I was interviewed for a piece on Slate by Will Oremus on how it’s not the lawsuits for individuals that will cascade and make football go away. Rather, it will be the lack of action by organizing groups and those that sanction the sport that could create suits against them that will make the game disappear.
For the record I love the sport of football, I truly believe it has its place in our culture and should not be “banned”. Football has positive attributes that were discussed in the debate by Tim Green and Jason Whitlock, it too has its undesirable side as well (for the purpose of this blog it is injuries, catastrophic ones at that).
Oremus took a look from a different angle, one that makes a whole lot of sense;
It seems obvious that suing coaches and trainers like Dustin Fink, while holding institutions unaccountable, can’t be the answer to reforming football. Going after individual high schools and colleges isn’t much better. If the evidence that even small hits can cause permanent damage keeps mounting, people will start to ask whether fielding an amateur football team constitutes gross negligence in itself.
The answer to that question should come not from the courts but from high-school athletic conferences, scholastic sports associations, and the NCAA. As the research rolls in, they need to take a hard look at the aspects of the game that inflict the most damage and implement rule changes accordingly. If football ends someday, it should only be because the powers that oversee the sport have tried everything to make it safe and determined that it can’t be done—not because lawsuits have spooked schools into giving up.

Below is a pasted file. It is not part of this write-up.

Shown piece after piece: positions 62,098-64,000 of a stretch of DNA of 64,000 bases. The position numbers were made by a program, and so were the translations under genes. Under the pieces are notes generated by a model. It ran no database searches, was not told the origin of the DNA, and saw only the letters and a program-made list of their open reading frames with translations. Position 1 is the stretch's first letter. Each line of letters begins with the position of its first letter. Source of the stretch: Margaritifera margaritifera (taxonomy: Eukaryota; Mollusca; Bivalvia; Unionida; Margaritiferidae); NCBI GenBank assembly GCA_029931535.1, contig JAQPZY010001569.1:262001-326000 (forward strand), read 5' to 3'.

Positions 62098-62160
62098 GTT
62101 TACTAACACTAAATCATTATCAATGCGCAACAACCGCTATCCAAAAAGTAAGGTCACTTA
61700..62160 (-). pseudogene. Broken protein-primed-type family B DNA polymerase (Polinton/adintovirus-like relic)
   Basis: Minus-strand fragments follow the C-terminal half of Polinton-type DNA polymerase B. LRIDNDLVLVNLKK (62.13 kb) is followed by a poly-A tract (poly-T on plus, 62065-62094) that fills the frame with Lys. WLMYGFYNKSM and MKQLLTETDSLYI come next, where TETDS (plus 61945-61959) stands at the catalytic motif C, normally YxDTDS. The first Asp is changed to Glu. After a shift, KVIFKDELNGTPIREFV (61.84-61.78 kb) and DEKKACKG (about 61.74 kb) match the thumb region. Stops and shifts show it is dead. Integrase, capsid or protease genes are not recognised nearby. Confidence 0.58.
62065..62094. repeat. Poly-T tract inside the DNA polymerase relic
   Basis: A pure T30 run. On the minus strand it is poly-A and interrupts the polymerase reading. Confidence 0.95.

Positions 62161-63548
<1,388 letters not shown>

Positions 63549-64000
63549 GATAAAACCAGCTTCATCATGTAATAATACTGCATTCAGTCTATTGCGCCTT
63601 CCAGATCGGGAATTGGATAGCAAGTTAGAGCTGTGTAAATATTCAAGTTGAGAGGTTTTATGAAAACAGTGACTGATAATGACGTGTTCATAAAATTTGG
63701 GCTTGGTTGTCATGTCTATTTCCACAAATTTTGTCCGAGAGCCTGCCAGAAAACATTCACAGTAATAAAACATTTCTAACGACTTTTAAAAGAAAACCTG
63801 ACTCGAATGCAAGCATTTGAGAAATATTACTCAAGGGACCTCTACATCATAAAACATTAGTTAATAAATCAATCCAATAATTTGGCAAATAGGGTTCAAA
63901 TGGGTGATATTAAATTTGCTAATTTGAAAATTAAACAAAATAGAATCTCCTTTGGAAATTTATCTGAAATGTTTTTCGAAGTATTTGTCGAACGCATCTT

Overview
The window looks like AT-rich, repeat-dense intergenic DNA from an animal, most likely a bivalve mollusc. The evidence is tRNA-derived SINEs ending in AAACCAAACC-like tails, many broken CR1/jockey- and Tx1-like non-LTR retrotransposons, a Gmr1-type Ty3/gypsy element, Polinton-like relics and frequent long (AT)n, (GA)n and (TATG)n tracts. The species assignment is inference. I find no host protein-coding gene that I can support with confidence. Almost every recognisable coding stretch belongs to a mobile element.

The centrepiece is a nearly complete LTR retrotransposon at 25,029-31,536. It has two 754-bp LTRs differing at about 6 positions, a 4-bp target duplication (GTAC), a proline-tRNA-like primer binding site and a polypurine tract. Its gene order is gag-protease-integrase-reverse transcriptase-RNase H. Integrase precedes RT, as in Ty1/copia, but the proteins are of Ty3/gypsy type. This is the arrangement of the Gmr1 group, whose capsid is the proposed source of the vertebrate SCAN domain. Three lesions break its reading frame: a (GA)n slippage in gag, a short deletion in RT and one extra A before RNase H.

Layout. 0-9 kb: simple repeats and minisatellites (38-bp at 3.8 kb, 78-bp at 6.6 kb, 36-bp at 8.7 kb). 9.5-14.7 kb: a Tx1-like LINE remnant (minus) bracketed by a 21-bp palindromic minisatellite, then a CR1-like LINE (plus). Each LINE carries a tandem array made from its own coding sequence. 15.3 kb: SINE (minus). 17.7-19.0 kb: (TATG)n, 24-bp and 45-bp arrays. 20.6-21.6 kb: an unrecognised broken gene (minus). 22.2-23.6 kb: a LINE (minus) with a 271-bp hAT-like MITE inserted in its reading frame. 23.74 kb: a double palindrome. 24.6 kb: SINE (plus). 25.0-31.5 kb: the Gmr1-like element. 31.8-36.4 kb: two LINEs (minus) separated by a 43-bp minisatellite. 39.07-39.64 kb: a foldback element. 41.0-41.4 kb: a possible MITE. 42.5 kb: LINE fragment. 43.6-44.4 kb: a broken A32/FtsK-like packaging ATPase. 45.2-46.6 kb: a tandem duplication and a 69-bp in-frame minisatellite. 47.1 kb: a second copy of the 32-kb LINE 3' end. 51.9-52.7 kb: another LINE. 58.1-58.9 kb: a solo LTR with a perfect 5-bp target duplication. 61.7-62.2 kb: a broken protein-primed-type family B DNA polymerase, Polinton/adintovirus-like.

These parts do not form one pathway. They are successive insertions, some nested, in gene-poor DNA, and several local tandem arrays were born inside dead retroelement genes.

It may seem like a leap but if you read the article you will notice that winning a single plaintiff suit is difficult at best unless you can prove willful and wanton, something that would be almost irreproachable if you have a certified athletic trainer on staff. Sure you will get the occasional medical professional that will play outside the lines, but that can be said for many professions, hence the need for such rules.
What needs to get done is simple in my mind: proactive and creative steps to preserve the youth sports culture. As I sated in my twitter rant today, it may be initially painful but it will result in desirable outcomes rather than the current outcomes we are seeing today just trying to hang on.
It amazes me that all these former players could have been just as outspoken on concussion issue at least two years ago, but chose not to
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Get Proactive about something for once… Concussions would be a good issue… Even if it stings a bit… Do the right thing